This morning I began the first of a week's sojourn as the guest on BBC Radio Devon's Pause for Thought. Their studios in Plymouth are a full hour's drive away from our home so it's seven days of a 4.30am alarm and trying not to wake anyone else as I stagger out into the darkness to drive across Dartmoor.
I'd intended to talk about reclaiming the miracle of Christmas; you know the kind of thing -- taking care of yourself as well as everyone else and doing what you can to dump the perfectionism that can drive us all crazy. That's pretty much the kind of stuff that's expected this time of year and I thought I could make it fairly fresh and, hopefully, funny. But being in this line of business you have to be open to direction from On High and long before I turned the car into the studio driveway I knew I had to speak out on something far more serious.
So, at 6.20 in the morning, I completely failed to wow the audience of maybe seven people and a few sheep, with what I thought was a pretty controversial message. I said that if Christians wanted to follow the teachings of Jesus then the thing to do was to bless ISIS instead of cursing it.
After all, hatred + hatred can only spawn more hatred whereas adding love to the equation might just move some goalposts. Jesus knew what he was saying, after all when he said 'love your enemies, bless them that curse you, do good to them that hate you, and pray for them which despitefully use you and persecute you' (Matt 5:44). None of those phrases, in the original Greek, can possibly be translated as 'bomb.'
Up until Christianity became the religion of the Roman Empire, it was always the faith of the peaceful, the poor, the dispossessed and those in pain. It was a faith of healing and miracles. After being Romanised, it became a religion of politics, priesthood and war. Jesus was inclusive of all; Christianity became exclusive of those who weren't in the club. And then, with the so-called 'Enlightenment', we lost much of the mysticism that is so essential for profound meaning and mystery. When you lose the mystery, you seek rational answers instead of remembering to believe in miracles.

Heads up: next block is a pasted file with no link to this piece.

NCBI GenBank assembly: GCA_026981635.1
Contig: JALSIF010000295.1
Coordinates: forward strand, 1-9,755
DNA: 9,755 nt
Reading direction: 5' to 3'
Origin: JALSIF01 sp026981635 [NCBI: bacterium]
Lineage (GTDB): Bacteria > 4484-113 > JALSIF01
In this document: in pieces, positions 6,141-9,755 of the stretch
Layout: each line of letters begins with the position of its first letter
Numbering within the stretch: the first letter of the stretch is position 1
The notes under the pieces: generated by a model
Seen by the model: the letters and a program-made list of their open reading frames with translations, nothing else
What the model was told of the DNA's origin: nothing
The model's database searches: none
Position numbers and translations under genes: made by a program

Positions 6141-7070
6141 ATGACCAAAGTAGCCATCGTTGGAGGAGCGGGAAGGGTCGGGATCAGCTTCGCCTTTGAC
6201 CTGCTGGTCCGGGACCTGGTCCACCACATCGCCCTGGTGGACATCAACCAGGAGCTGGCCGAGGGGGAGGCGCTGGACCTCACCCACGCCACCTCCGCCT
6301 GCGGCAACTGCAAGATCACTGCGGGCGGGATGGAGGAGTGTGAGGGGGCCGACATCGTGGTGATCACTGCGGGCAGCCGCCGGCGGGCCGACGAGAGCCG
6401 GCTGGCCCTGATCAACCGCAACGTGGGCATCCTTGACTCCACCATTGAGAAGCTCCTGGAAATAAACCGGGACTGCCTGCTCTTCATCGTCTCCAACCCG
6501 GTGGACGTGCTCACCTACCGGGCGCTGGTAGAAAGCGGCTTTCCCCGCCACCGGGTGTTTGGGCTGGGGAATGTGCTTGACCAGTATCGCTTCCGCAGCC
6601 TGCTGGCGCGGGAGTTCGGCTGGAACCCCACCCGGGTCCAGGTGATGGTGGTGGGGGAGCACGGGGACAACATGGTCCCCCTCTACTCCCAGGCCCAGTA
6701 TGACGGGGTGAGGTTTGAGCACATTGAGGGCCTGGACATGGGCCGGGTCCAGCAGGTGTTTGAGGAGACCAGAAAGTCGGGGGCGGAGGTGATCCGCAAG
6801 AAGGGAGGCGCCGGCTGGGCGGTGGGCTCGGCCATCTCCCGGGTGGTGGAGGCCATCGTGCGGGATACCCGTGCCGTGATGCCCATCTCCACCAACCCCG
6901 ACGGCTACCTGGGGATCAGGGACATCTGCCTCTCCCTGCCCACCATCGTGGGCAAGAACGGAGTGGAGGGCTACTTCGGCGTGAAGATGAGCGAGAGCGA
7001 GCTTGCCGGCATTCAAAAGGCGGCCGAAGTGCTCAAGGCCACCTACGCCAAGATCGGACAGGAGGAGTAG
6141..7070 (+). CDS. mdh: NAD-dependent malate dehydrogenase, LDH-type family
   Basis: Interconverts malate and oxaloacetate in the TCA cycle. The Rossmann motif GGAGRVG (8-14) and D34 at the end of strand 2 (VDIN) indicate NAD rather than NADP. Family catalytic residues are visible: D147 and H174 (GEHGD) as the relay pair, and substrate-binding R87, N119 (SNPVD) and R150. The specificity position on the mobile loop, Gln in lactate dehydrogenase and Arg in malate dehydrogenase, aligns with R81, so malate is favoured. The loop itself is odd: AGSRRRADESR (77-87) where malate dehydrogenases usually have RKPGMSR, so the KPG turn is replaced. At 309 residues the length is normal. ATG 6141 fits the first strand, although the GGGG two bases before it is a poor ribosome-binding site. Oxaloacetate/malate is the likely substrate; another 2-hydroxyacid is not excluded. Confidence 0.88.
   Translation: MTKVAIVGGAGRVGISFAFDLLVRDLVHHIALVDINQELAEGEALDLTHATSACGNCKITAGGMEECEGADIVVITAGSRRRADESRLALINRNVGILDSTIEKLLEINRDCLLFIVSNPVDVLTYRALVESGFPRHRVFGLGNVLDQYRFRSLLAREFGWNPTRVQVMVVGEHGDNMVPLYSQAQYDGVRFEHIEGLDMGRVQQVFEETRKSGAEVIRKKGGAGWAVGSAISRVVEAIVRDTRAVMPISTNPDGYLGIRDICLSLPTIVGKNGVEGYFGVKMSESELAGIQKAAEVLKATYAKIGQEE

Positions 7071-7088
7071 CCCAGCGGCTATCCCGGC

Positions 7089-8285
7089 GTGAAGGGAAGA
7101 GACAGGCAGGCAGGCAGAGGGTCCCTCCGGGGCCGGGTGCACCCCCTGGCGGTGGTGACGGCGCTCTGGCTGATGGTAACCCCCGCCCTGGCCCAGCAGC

I didn't ask the listener(s) to love ISIS, or to pray for them as both of those could become a patronising gesture. You know the kind of thing: 'You're wrong but I'm going to love you anyway, because I'm the GOOD one.' I asked them to bless Islamic State.
Blessing them is not to deny the pain or the grief of those whose lives have been ruined by terrorism and war. But there are many of us praying, loving and blessing those in trouble. How about blessing those who we see to be the cause of the trouble too?
The segment went totally unremarked (which was probably somewhat of a relief, If I'm honest -- the thought of a crusade of furiously-angry Devon Christians was a bit scary) and I drove home into the beginning of the dawn.
And, before me, in the sky, I saw the most beautiful sight: a sliver of the waning crescent moon with Venus, the morning star, right beside it. It looked similar to the Islamic flag, the black flag banner standard of Muhammad. That seemed a pretty startling coincidence.
Later on, this morning, the post arrived with two Christmas cards. One was from my dear friend Roger and his family. Roger and his wife are marketing gurus and when they had children, they decided to name them after Gods as a branding exercise. Their eldest, a boy, is called Odin after the King of the Norse Gods and, when they had a little girl six years ago, they decided to call her Isis...
This year's Christmas card from the family is one that Isis made herself. It says 'Merry Christmas! Isis 2015. And it arrived on the very morning I did that Pause for Thought. I didn't stop laughing for nearly half an hour.
I'd say that was pretty spectacular coincidence no.2. Actually, I'd call it a Christmas miracle.Suggest a correction